In the morning Henry came back to the battlefield and killed any wounded French who survived the night in the open, though all the nobility had already been taken way and any commoners left on the field were too badly injured to survive without extreme medical care not available for them in the immediate aftermath of the battle. The total loss of the English is stated at thirteen men-at-arms (including Edward, Duke of York, grandson of Edward III) and about 100 of the footmen. The French lost 5000 of noble birth killed, including the constable, 3 dukes, 5 counts and 90 barons (see below); 1000 more were taken prisoner, amongst them the duke of Orlans (the Charles d'Orlans of literature) and Jean Le Maingre, marshall of France.

Notable casualties

A modified explanation of the battle

Recent experiments at Agincourt and elsewhere suggest that the English archers inflicted little damage on the heavily armored French knights and men-at-arms with their arrows because of the recent adoption of steel (rather than iron) for armor.

However these limited sets of tests were made for a television program about Agincourt:

  • The draw weight of the longbows used may or may not have been correct. It is unlikely that they were using bows with the average draw weight of those found on the Mary Rose;
  • The bodkin arrow heads which were used in the tests was one of many possible designs;
  • The tests assumed that the majority of armour was steel of consistent quality and that the arrow heads were of iron, when they too might have been steel;
  • It failed to test what would happen at close range with arrows aimed at weak points in the armour.
  • The tests also failed to account for the fact that the average English archer was the master of his trade able to consistently hit targets in excess of two hundred yards.

It is possible, then, that most of the casualties of the archery were the less-armored horses, causing the mounted fighters to be thrown down onto the muddy ground, where they had difficulty in arising. In addition, the French troops were exhausted by struggling through the quagmire which they were churning up on the battlefield and arrived piecemeal at the English line of battle.

A second feature contributing to the French defeat was the funnel-shaped battlefield that caused the French forces to converge as they approached the English lines. As they moved forward, they jostled each other and tripped over the bodies of the fallen horses and men. It is possible that many actually suffocated as they were trampled into the mud by the following soldiers and knights. This suggestion has been supported by computer models and video footage used to study crowd disasters at football grounds and music concerts.

Into this chaos, the lightly armored archers moved, much more nimbly than the heavily armored French, and were able to inflict severe damage on the enemy with their short swords, knives, mallets, and other weapons. This suggests that the archers did considerably more damage as infantry than as archers.

The Battle of Agincourt as an English patriotic myth

The Battle of Agincourt, although almost six centuries old, is still well remembered in England. Along with the Battle of Trafalgar and the Battle of Waterloo, it often comes back as a French-bashing theme in the English tabloid press. Until recently, it was feted as one of the greatest victories in British military history, but recent scholarly work showed that the scale of English triumph at Agincourt was overstated for almost six centuries.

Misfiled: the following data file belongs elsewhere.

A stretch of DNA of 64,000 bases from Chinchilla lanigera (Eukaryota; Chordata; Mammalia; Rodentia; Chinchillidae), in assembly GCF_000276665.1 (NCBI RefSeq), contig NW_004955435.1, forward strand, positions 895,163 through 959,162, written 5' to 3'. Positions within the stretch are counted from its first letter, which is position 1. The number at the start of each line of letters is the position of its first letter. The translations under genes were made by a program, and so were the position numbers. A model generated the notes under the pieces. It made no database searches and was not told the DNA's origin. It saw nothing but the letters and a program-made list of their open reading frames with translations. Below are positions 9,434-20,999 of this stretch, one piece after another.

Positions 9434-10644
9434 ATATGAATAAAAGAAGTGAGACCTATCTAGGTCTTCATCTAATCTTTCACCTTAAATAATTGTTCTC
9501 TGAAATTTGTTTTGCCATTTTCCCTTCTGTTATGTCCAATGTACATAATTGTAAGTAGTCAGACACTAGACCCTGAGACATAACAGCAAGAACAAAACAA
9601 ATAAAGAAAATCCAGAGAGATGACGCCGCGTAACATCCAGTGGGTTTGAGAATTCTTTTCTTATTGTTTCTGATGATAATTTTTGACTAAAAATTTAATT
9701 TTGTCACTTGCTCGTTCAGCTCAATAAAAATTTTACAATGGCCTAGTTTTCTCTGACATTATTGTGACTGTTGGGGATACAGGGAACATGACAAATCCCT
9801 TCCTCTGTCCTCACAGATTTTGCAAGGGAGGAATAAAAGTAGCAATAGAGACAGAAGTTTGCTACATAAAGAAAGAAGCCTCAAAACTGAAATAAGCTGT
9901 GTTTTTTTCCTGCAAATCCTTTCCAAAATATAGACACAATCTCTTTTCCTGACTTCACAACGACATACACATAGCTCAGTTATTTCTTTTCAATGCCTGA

For a very long time, the official version was that Henry V's army was largely outnumbered by the French. From the Second World War until the early 2000s, historians believed the odds were at least four to one. However, recent scholarly research conducted by Professor Anne Curry, professor of medieval history at Southampton University, revealed that the figures had been exaggerated over the centuries for patriotic reasonsTemplate:Ref. Curry studied the original enrolment records at the National Archives in London and the National Library of France in Paris, and she found out that there were more English and Welsh troops than previously thought, and far fewer on the French side.

According to her own research, the French still outnumbered the English and Welsh, but only by a factor of three to two (12,000 Frenchmen pitted against 8,000 Englishmen and Welshmen). Her findings are given credit by other medieval scholars in the academic community.

According to Curry, the Battle of Agincourt was a "myth constructed around Henry to build up his reputation as a king". Allegedly, the legend of the English as underdogs at Agincourt was definitely given credence in popular English culture with Shakespeare's Henry V in 1599. In the speech before the battle, Shakespeare puts in the mouth of Henry V the famous line "we few, we happy few, we band of brothers".

See also


External references


  1. Template:NoteHenry Vs payroll cuts Agincourt myth down to size (,,1-523-1632547,00.html) by Richard Brooks, Arts Editor of Sunday Times May 29, 2005. A review of Ann Currys Agincourt: A New History, see Bibliographycs:Bitva u Azincourtu

de:Schlacht von Azincourt eo:Batalo de Azincourt fr:Bataille d'Azincourt nl:Slag bij Agincourt ru:Битва при Азенкуре ja:アジャンクールの戦い he:קרב אז'נקור sv:Slaget vid Azincourt